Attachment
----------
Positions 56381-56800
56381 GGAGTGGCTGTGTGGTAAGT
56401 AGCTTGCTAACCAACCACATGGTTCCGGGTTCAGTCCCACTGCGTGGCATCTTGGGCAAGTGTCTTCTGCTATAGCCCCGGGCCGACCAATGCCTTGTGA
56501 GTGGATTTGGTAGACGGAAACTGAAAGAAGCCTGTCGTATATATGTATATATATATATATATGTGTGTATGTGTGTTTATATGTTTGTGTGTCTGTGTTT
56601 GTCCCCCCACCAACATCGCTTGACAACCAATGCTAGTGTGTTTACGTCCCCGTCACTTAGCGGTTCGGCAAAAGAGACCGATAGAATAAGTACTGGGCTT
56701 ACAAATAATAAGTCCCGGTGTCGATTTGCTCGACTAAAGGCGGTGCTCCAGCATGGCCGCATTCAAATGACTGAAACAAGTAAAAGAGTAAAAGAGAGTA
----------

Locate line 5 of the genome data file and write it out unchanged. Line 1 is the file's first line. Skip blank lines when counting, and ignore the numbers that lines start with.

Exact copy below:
56601 GTCCCCCCACCAACATCGCTTGACAACCAATGCTAGTGTGTTTACGTCCCCGTCACTTAGCGGTTCGGCAAAAGAGACCGATAGAATAAGTACTGGGCTT